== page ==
The one upstairs
This fireplace will be directly above the last large one, and off the same chimney. At the moment it would be floating as there is, as yet, no floor up there. Why do it now, pre floor? Because to do it later means the whole chimney section and lower Hall wall would have been attached in place and installing the fireplace would involve faffing around within the narrow space of the Hall over the top of the floor/ceiling. As previously advertised, given the chance I can be one hell of a clutz and felt it was worth taking the risk of mis-sizing some part of it over the probability of inadvertently leaning on something I shouldn’t.
It’s somewhat of a dark chimney breast of stone effect so made the fireplace reasonably light.
I had bought, some time ago, Terry Curran brown embossed tiles with the intention that they would go on some fireplace or other and here was the opportunity to use them. They are earthy shades which blend well with wood and look good against creams and whites.
As you can see the opening is pretty small 1″ and a bit by 2″ and a bit, but the dark stone chimney breast is depressing.
The fire hole and inner lining (York stone slabs) were already set in as part of the process of building the chimney (and what a job that is proving to be). With a known size for the fire surround and chimney breast height, I cut out a cardboard template to stick the wood and tile and anything else I fancied throwing at it. On this I stuck a small, thickish piece of panel boarding I had lying around from when we boarded out the lower half of the walls of our own (real size) kitchen, and carved niches in it to stick bits of mangled banister spindles.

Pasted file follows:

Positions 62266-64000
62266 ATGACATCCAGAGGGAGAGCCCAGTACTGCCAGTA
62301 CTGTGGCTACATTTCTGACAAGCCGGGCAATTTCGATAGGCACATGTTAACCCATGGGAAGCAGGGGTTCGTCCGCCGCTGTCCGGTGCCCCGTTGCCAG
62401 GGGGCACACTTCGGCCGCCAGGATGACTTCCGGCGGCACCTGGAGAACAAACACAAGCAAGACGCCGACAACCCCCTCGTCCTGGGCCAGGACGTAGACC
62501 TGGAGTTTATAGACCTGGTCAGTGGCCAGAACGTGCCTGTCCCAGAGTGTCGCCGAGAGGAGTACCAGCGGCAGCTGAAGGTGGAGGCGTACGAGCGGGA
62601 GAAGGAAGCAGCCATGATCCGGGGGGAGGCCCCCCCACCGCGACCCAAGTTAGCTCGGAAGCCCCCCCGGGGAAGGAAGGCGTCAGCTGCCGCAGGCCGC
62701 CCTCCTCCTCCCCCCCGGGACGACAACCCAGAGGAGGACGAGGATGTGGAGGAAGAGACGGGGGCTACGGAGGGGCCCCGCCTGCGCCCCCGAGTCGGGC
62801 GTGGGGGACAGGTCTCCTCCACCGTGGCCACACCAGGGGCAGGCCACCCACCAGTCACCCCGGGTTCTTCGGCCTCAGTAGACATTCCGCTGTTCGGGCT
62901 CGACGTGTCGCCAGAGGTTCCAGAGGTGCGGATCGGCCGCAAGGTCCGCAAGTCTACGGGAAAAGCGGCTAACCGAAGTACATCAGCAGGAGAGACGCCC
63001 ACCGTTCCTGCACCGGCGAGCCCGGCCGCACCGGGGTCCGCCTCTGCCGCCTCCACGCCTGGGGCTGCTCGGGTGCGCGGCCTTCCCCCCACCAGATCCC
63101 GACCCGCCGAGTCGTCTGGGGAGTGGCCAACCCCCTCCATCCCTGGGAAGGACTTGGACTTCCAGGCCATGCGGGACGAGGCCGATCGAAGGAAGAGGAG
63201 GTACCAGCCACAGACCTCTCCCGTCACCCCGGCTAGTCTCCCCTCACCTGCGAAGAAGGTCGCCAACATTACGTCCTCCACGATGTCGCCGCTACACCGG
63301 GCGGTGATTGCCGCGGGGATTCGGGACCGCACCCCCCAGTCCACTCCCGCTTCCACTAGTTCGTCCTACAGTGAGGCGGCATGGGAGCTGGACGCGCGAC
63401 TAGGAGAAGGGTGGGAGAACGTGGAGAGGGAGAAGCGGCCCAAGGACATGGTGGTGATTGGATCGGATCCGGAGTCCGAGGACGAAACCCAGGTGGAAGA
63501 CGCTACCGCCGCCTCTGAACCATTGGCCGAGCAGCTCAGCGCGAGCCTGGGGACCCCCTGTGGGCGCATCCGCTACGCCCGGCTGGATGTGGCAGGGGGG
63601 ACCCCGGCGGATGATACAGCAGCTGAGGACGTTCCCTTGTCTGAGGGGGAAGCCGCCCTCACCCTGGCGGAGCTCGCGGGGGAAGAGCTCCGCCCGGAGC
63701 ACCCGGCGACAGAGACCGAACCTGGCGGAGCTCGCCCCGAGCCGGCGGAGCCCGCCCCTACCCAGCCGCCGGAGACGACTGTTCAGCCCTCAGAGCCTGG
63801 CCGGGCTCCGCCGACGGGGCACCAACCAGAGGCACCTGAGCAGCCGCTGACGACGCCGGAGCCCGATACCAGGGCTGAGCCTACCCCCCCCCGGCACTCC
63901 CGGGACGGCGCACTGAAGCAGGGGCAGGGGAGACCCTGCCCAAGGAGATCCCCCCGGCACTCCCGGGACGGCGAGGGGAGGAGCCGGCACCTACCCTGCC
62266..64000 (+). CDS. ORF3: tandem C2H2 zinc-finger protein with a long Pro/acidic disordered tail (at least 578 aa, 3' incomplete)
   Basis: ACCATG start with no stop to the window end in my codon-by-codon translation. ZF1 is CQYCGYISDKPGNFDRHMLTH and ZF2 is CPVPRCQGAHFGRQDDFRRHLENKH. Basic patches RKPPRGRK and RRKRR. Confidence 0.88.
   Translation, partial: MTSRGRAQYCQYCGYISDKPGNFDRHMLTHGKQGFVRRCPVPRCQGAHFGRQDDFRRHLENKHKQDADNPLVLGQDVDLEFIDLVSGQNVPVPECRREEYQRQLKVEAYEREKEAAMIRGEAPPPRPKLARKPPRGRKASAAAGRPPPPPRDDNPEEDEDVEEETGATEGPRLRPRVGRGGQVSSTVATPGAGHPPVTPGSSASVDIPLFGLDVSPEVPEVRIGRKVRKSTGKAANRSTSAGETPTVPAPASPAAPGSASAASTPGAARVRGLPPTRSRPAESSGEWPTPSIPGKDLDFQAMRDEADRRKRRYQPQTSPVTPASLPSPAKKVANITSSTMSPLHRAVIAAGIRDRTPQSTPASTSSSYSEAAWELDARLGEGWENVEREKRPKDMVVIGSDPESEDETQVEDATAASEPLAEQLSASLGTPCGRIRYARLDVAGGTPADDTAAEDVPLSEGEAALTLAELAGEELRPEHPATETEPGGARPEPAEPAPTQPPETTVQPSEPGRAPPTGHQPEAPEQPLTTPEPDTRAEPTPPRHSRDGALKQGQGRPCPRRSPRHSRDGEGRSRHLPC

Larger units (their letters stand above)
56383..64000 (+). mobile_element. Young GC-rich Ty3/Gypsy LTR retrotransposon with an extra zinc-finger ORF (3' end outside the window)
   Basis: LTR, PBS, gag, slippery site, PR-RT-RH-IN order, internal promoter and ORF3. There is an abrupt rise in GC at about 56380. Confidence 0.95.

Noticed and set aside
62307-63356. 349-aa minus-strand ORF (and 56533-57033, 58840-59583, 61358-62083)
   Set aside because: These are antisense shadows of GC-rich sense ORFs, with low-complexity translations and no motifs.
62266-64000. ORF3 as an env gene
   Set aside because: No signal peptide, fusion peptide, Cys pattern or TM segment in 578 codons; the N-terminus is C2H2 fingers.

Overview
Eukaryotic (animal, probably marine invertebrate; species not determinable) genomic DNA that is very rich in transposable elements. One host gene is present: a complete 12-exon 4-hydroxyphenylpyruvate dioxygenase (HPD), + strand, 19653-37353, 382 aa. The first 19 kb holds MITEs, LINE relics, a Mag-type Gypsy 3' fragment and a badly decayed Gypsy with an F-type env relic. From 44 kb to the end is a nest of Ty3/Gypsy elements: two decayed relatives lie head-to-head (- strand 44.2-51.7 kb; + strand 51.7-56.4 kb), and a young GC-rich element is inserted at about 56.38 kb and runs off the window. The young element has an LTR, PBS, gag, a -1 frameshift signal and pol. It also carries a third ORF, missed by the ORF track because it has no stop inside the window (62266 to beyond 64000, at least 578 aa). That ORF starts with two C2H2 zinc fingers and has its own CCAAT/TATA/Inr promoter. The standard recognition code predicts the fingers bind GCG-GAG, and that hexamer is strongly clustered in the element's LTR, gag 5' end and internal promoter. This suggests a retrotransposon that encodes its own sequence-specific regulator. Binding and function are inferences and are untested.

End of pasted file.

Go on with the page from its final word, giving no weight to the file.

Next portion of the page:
I had chopped off some of the length of them – from their tops and bottom square bits, and one I chopped off the square bits entirely.
I used Georgian oak stain on the lollipop sticks (used for the lower backing uprights and cross-piece) and the panel boarding piece. It’s not too dark and not too pale a stain and has a warm look.
A hacked piece of gatorboard, clarted with white wood filler and painted over with enamel, made up the semi-Jacobean/Tudor shape for the fireplace itself. Still looks a bit rough and I may either sand it down a little and repaint or give it a good coat of varnish. I don’t mind if this part of the whole looks shiny.
The chimney breast is a piece of cardboard bent and wallpapered over to give a sort of plaster finish look with Fimo cod coats of arms and edging applied. I used old buttons, bits of metal stencils and wood beading to impress the patterns along with knife marks.
Waiting for each section and layer to dry has taken one and a half days. The final overall size is 6″x3″ more or less.
I’ve offered it up to the fire opening and it seems to fit really well, but I’ll leave any amendments to it until the floor and any outer hearth are in place for it to sit upon.
Can’t put the floor in until I do the other six pillars ‘downstairs’ and frighten myself by cutting huge lumps off the oh, so carefully painted, stone walls. Help!
- Another day another fireplace (theinfill.wordpress.com)
- Antique dealer site – interesting period fireplaces, just type in the historical period and see what you get
- Earl’s Court Designs – article on modelling clays
- Terry Curran